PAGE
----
On Tuesday, the Department of Health and Seniors’ Services released an access point notice, the first in nearly a month, for seven counties in northwestern Missouri. The list includes Buchanan County, home to St. Joseph’s, the largest city in the region.
Of those counties, six have already surpassed the total number of cases for October.
The increase in northwestern Missouri appears to be part of a larger regional trend, according to the advisory.
âOur neighboring states like Kansas, Nebraska, Iowa, and Illinois also have higher case rates than Missouri, and many of our border counties in the upstate appear to be disproportionately affected. “, Lisa Cox, state health spokesperson. department, wrote in an email to The Independent.
The trend of cases is on the rise in almost all areas of the state. In the past week, 77 of the state’s 118 local health departments saw an increase in cases from the previous week. Only 36 showed declining cases.
There are 26 local health departments where per capita infection rates have exceeded the rate for the entire month of October. Only six local health jurisdictions exceeded per capita infection rates from September to October.
Samples from 73 sewage systems, tested in the first week of November, showed 16 systems with increasing levels of coronavirus particles and 11 where the load was decreasing. Tests last week showed 29 were increasing and only five where the virus was decreasing. Otherwise, the trend was uncertain.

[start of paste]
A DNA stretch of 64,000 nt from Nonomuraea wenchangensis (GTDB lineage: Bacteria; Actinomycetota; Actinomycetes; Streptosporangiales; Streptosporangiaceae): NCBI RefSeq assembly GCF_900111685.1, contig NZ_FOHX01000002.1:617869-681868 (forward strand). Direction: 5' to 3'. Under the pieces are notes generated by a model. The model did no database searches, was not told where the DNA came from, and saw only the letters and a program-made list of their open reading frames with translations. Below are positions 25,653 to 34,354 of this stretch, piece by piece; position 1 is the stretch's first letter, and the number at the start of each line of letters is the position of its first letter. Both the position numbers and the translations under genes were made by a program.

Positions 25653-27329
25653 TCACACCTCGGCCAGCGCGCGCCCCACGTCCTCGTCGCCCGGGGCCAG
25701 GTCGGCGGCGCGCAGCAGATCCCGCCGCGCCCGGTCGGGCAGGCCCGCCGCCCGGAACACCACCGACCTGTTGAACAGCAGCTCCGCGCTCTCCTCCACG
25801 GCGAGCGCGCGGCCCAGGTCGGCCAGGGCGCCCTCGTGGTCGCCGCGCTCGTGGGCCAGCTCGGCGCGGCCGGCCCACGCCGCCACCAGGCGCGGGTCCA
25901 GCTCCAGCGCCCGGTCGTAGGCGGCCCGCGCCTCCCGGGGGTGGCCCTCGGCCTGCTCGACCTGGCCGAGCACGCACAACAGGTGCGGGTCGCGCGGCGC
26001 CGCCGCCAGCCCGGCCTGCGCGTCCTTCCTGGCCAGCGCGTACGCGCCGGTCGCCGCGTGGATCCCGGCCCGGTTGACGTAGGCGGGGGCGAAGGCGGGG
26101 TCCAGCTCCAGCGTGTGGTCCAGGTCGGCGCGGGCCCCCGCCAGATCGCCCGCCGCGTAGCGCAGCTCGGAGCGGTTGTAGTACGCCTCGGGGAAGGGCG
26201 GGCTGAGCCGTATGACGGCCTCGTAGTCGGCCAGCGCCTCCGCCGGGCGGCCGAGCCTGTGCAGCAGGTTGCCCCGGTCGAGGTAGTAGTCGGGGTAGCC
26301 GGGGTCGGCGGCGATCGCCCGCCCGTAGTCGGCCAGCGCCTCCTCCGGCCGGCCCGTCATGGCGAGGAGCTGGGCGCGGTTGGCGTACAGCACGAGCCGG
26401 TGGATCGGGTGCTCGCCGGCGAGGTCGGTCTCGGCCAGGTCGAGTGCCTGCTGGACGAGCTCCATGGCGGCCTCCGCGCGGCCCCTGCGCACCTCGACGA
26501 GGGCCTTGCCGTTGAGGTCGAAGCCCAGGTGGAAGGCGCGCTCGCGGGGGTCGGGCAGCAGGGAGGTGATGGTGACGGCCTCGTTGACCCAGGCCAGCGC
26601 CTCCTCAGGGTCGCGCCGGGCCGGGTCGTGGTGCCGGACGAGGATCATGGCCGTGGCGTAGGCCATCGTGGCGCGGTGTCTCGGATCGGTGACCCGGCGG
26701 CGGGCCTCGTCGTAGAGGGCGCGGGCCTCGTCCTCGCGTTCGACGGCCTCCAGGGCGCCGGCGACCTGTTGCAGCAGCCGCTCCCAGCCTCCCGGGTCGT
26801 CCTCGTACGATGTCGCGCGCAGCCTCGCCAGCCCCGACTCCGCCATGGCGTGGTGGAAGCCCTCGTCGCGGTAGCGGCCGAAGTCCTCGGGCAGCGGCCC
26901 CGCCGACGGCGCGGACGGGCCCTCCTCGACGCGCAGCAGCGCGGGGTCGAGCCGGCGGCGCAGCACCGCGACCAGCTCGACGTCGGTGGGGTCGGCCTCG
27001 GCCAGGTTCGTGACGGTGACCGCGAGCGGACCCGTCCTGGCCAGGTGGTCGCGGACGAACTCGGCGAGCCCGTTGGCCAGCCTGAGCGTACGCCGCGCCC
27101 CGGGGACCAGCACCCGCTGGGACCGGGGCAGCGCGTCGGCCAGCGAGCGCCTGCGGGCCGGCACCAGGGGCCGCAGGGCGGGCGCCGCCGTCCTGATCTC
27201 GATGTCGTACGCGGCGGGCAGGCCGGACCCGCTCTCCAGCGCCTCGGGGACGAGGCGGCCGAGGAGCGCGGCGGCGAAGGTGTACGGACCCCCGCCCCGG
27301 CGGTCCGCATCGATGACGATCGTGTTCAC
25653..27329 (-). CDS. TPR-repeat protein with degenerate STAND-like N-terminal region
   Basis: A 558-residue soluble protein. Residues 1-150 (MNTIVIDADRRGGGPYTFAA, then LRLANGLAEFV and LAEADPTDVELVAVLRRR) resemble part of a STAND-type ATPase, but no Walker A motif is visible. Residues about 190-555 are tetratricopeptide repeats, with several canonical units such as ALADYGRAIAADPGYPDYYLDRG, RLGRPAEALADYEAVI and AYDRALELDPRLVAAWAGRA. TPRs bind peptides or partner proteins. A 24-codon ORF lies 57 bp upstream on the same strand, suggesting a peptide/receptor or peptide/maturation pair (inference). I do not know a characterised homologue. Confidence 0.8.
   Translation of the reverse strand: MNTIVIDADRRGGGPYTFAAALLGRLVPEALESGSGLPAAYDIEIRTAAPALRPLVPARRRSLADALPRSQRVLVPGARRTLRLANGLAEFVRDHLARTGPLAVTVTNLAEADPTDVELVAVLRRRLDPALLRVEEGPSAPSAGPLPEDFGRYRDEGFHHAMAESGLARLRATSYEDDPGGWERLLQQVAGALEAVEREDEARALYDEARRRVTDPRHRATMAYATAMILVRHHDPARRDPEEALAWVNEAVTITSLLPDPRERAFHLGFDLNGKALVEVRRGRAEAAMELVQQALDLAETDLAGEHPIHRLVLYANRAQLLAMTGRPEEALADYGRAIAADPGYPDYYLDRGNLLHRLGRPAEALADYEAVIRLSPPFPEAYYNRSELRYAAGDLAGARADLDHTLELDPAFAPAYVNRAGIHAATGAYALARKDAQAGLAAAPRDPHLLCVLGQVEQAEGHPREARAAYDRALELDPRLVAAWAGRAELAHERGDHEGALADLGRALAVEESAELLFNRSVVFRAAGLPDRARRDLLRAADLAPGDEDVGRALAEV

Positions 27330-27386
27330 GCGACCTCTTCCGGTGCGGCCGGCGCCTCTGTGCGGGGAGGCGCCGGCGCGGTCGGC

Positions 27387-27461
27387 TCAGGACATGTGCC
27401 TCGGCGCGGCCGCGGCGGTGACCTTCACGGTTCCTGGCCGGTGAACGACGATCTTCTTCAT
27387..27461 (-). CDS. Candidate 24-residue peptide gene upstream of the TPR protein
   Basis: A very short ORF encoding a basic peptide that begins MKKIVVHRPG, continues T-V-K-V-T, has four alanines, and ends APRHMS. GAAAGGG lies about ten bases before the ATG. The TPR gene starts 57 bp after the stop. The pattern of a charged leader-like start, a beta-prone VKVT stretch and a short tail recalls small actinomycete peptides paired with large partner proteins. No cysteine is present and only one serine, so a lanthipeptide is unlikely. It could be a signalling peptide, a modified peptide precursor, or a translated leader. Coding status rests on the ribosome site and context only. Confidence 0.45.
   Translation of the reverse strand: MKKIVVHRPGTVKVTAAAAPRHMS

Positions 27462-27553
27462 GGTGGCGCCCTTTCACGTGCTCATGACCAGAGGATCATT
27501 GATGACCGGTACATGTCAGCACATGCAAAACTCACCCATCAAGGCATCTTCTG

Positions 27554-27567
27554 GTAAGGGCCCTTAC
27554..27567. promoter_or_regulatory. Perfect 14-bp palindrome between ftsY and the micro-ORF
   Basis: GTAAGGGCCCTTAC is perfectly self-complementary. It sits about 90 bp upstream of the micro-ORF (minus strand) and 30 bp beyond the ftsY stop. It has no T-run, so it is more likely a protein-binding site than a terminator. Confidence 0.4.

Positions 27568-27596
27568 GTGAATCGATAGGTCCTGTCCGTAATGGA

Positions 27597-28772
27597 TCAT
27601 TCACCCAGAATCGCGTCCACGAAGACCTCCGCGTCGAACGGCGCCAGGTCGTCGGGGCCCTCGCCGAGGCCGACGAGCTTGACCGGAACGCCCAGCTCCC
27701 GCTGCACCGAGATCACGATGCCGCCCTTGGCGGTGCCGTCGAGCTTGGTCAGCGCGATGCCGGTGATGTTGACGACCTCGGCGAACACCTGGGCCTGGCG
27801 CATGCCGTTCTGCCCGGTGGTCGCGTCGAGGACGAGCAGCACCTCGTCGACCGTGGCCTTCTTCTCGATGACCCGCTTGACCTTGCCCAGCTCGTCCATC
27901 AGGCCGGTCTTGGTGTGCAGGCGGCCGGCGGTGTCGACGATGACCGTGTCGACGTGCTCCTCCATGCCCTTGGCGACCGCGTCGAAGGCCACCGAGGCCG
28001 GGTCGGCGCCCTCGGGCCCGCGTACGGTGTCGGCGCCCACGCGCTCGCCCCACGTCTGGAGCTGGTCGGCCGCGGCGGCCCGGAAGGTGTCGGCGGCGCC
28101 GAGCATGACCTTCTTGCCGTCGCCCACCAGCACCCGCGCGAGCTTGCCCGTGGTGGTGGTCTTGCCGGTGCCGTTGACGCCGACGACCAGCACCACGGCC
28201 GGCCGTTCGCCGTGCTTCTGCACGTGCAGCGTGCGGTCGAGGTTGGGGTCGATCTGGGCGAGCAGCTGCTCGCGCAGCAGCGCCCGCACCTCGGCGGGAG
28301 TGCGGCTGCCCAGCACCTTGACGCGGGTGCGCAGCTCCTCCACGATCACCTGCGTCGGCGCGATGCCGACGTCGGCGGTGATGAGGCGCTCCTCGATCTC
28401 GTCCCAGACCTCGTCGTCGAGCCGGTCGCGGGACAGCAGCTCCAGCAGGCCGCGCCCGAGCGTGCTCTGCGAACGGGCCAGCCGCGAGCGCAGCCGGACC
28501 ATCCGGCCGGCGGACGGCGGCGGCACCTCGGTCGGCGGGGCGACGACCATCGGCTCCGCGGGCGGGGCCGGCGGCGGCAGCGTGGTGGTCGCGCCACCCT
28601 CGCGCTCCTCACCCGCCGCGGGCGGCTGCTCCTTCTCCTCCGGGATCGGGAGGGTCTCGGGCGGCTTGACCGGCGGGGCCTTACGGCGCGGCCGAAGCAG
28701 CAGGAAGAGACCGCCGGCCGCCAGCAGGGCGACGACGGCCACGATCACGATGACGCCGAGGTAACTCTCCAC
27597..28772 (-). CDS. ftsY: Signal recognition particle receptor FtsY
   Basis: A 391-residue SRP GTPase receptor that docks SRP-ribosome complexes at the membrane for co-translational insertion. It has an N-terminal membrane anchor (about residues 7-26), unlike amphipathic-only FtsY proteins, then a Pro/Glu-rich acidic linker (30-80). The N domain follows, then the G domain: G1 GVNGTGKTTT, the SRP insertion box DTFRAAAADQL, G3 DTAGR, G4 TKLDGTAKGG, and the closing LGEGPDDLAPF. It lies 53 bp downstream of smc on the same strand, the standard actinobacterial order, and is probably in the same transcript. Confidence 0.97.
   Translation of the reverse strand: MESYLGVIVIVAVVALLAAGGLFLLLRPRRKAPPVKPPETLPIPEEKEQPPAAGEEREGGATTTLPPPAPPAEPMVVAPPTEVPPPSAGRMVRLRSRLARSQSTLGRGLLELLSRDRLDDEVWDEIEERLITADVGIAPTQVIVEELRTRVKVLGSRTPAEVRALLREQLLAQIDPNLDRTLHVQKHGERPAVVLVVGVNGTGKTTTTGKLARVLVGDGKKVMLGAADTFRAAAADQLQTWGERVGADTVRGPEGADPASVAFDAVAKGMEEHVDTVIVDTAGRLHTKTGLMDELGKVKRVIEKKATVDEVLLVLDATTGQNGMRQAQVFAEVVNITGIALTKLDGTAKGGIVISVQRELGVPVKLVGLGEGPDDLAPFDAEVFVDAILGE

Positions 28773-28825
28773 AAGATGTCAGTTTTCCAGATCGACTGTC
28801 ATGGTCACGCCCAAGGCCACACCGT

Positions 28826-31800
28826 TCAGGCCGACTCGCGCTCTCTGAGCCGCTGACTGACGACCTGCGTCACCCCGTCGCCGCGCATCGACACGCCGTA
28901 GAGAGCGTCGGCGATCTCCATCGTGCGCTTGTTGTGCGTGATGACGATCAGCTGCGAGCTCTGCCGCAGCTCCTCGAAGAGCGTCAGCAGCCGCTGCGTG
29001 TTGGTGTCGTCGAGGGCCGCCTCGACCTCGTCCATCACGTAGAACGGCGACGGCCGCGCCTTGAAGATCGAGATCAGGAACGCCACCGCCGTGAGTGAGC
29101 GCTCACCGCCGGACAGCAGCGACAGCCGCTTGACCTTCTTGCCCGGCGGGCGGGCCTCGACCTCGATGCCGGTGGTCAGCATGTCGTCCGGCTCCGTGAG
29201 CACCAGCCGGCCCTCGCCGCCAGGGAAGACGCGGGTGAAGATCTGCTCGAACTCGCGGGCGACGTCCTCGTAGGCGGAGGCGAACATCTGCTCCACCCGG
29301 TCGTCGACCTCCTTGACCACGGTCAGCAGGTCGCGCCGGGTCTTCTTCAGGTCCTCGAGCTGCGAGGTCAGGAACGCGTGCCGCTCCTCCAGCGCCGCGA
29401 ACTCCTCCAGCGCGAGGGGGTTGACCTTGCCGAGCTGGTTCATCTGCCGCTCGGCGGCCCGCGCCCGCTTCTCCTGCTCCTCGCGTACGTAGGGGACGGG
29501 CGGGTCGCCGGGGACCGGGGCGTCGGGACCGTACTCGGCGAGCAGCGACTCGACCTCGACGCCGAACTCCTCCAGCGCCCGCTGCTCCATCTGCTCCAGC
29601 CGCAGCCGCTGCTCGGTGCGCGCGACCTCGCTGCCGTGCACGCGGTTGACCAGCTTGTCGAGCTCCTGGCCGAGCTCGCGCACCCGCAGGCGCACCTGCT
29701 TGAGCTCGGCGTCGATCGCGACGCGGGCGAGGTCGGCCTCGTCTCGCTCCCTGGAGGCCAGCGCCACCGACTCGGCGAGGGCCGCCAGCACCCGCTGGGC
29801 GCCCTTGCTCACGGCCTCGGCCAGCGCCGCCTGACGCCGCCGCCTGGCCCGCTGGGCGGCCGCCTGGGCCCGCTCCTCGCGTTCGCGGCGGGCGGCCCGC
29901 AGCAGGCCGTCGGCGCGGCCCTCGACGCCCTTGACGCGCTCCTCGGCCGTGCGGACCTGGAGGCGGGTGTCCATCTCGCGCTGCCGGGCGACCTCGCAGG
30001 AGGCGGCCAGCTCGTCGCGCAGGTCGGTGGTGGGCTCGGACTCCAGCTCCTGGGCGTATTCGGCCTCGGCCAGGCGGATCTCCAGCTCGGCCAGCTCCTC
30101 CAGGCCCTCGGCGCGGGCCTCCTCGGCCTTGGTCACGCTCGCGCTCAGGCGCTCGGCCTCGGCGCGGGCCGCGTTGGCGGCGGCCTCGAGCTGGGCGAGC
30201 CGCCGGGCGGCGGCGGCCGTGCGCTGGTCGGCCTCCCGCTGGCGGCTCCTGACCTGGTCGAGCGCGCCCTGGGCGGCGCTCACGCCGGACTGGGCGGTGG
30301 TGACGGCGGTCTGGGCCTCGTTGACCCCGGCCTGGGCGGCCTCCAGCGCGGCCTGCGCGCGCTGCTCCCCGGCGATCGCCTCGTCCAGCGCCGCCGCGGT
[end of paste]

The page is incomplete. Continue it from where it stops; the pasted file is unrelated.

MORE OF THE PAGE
When there is a 40 percent increase in viral load in one week, health officials can expect a 25 percent increase in cases the following week, health officials said. ‘State in June.
Platte County, which is adjacent to the region identified in the advisory, has seen a 63% increase in cases in the past seven days compared to the previous week.
“At the moment, it is difficult to have an exact cause for the increase in cases,” Aaron Smullin, spokesman for the Platte County health department wrote in an email. âWe don’t have any epidemics or events in common. Our current thinking is because of Halloween activities. We saw a similar increase in the number of cases around the same time last year. “
As of the end of October, nearly 22% of new cases statewide are in children under the age of 18. Much of the cases in Platte County also involve children, Smullin wrote.
The demand to immunize children is good, he wrote.
âWe have several clinics scheduled in Platte County, and they filled up very quickly,â he wrote. âWe are seeing a very high demand for doses of the pediatric COVID vaccine. “
The trend of increasing cases in Missouri is seen in many states, Johnson said. The states with the highest rate of increase, Johnson said, are those where cold autumn weather pushes people inside.
âWhen you look at the distribution across the country, what’s going on right now has a lot more to do with your latitude than your vaccination rate,â Johnsons said.
Location of County Knox